Can I File Bankruptcy and Keep My Car: Steps & Tips

April 5, 2024

Are you facing unbearable debt and considering bankruptcy? If so, the good news is there are ways to file bankruptcy and keep car. In this guide, we’ll walk you through the ins and outs of filing Chapter 7 or Chapter 13 bankruptcy in Florida and keeping your vehicle at the same time.
If you’re worried about claiming bankruptcy and keeping your car or other property during the liquidation or debt repayment process, our attorneys are here to help. Contact us today to schedule an appointment with a proven bankruptcy lawyer in Florida.

Step 1: Determine Eligibility for Car Exemption: Understanding Federal and Florida Rules

Worrying about whether “Can I keep my car if I file bankruptcy?” Protecting your car during the bankruptcy process usually requires you to qualify for a state or federal car exemption. Essentially, these exemptions are legal provisions that may allow you to shield certain assets from liquidation.
However, you’ll need to understand both federal bankruptcy exemptions and Florida-specific exemptions to determine exactly how to keep your car when filing bankruptcy.

Identifying Applicable Exemptions

  • Federal Exemptions: In most states, the choice between using federal bankruptcy exemptions or your state’s exemptions is up to you. Federal exemptions include a limited motor vehicle exemption. Depending on the circumstances of your case, the federal exception may help you keep your car. However, it’s best to consult with an attorney first to be sure.
  • Florida Exemptions: Florida has its own set of bankruptcy exemptions which includes a motor vehicle exemption of up to $1,000 in equity (more if you’re married and file jointly). Here’s what that means: Suppose the value of your car exceeds your outstanding loan balance by $1,000 or less. In that case, the exemption will likely cover it. Though, if your car’s equity is higher, your attorney might still be able to help you keep the vehicle via other negotiation strategies during the bankruptcy process.

It’s important to note that bankruptcy laws are incredibly complex and state-specific. For these reasons, among others, consulting with an experienced bankruptcy attorney is typically the best way to learn whether or not your car actually qualifies for an exemption in your particular situation.

Equity and Loan Assessment

For the most part, assessing your exemption eligibility requires you to determine the following, but not limited to:

  • Equity: The difference between your car’s fair market value and the outstanding loan.
  • Loan Status: If your car has a loan, this secured loan can change how things work during bankruptcy proceedings.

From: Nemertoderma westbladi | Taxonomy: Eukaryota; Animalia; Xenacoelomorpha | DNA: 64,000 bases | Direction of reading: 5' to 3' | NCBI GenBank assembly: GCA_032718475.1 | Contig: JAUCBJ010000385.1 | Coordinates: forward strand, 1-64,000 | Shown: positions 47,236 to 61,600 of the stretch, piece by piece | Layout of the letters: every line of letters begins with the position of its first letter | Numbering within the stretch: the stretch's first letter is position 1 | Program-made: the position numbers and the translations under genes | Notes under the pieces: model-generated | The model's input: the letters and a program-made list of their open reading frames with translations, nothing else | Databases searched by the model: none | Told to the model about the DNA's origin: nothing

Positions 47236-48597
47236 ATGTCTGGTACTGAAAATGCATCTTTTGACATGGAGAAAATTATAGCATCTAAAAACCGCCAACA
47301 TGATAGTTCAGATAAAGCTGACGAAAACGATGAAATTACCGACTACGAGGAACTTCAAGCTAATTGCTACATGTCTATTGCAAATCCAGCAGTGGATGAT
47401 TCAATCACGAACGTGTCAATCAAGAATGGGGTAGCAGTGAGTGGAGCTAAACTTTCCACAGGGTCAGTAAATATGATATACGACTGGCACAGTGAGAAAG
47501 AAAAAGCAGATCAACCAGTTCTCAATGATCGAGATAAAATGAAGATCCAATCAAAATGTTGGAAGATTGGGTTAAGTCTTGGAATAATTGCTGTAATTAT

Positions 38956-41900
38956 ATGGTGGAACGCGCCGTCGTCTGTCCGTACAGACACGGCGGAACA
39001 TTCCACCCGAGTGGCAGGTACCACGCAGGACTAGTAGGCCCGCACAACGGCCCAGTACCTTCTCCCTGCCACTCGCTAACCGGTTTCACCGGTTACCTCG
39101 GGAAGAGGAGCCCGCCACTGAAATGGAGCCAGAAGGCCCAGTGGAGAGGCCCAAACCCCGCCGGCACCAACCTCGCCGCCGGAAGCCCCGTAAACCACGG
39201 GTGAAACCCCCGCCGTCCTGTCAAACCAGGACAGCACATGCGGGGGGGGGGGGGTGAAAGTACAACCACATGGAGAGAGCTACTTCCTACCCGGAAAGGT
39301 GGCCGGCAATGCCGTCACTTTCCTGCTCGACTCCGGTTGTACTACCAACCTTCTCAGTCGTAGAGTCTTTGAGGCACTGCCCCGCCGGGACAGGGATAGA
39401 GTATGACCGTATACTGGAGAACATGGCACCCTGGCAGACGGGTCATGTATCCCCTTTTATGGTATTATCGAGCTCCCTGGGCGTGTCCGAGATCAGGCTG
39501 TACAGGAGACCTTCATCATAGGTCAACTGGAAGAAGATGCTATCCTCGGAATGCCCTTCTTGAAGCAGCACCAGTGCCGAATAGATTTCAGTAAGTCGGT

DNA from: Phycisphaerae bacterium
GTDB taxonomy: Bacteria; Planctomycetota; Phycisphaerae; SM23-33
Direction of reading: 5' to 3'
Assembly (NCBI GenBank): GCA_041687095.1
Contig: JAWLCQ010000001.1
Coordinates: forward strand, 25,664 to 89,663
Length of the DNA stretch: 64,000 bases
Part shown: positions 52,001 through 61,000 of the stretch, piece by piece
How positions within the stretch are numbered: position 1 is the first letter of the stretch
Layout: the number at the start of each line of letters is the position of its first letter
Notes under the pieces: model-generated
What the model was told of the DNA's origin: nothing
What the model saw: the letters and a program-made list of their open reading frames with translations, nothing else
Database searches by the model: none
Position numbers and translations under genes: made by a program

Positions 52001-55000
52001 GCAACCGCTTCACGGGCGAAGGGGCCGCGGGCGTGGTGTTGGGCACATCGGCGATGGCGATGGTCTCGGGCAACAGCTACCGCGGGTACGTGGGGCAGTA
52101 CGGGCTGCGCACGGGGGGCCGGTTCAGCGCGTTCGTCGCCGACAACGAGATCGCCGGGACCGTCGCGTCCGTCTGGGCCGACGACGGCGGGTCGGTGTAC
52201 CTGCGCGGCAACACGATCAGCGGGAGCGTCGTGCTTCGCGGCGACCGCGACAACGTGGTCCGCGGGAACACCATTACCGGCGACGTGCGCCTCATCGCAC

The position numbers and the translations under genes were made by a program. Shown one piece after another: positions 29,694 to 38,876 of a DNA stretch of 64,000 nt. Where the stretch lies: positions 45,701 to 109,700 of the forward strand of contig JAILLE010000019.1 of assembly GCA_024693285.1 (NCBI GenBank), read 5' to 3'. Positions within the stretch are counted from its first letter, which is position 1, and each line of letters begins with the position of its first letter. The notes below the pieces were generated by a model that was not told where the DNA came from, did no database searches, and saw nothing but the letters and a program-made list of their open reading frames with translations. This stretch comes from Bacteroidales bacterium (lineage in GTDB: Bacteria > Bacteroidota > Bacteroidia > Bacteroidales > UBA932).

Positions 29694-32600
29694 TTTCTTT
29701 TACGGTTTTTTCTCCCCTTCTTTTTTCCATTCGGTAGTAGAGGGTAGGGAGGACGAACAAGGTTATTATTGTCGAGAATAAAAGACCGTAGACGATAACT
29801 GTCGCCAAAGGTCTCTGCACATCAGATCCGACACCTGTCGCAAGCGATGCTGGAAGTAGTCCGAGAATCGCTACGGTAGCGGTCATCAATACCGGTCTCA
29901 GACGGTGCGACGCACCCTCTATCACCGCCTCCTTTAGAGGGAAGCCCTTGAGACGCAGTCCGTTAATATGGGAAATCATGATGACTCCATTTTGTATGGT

Remember, you don’t have to figure this out alone – We’re here to help. Contact us today for your free trial with a lawyer you can trust.

Step 2: Choosing the Right Type of Bankruptcy

All bankruptcies aren’t created the same. As such, the type of bankruptcy filed can significantly impact your ability to keep your car. Generally, the two most common types of bankruptcies for individuals are Chapter 7 and Chapter 13, each with its own approach, steps, and outcomes.

Chapter 7 Bankruptcy: Liquidation and Exemptions

During Chapter 7, your trustee might liquidate non-exempt assets to pay debts. In that case, if your car’s equity falls within allowable exemptions, you could keep your car if you file bankruptcy. On the other hand, if your equity is too high, there may be ways for you to buy back the equity portion.

  • How it Works: In Chapter 7, a bankruptcy trustee may liquidate (sell) your non-exempt assets to repay creditors.
  • Car Exemptions: In the case your car’s equity falls within allowable exemptions, you have a chance of filing bankruptcy and keeping your car.
  • Excess Equity: If your car’s equity exceeds exemption limits, there may be options to “buy back” the non-exempt portion of equity by paying its value to the trustee.
  • Best Suited For: Chapter 7 may be best if you’re on a limited income, you have mostly unsecured debts (credit cards, medical bills, etc.), and your car qualifies for a state or federal exemption.

Chapter 13 Bankruptcy: Repayment Plans

Unlike Chapter 7, Chapter 13 involves repaying most or all of your debt via a 3-5 year repayment plan. This type of repayment option can include your car payments, providing a way to file bankruptcy and keep my car.

  • How it Works: In Chapter 13, you and your attorney will propose a repayment plan to your creditors and the court to pay back some or all of your debts over a 3-5 year span.
  • Protecting Your Car: Your car payments can be included in the repayment plan – Which gives you a structured way to file bankruptcy and keep car. However, you’ll need to make consistent (and on time) payments.
  • Best Suited For: Generally, Chapter 13 might be the best option if you have a steady income, a significant amount of secured debt (i.e., mortgage, car loan, etc.), or your car doesn’t qualify for an exemption in Chapter 7.

Step 3: Preparing Your Bankruptcy Filing

Claiming bankruptcy and keeping your car requires your attorney to prepare and submit many documents like the bankruptcy petition, statement of financial affairs, evidence of income, documentation of expenses ,bank statements, and more.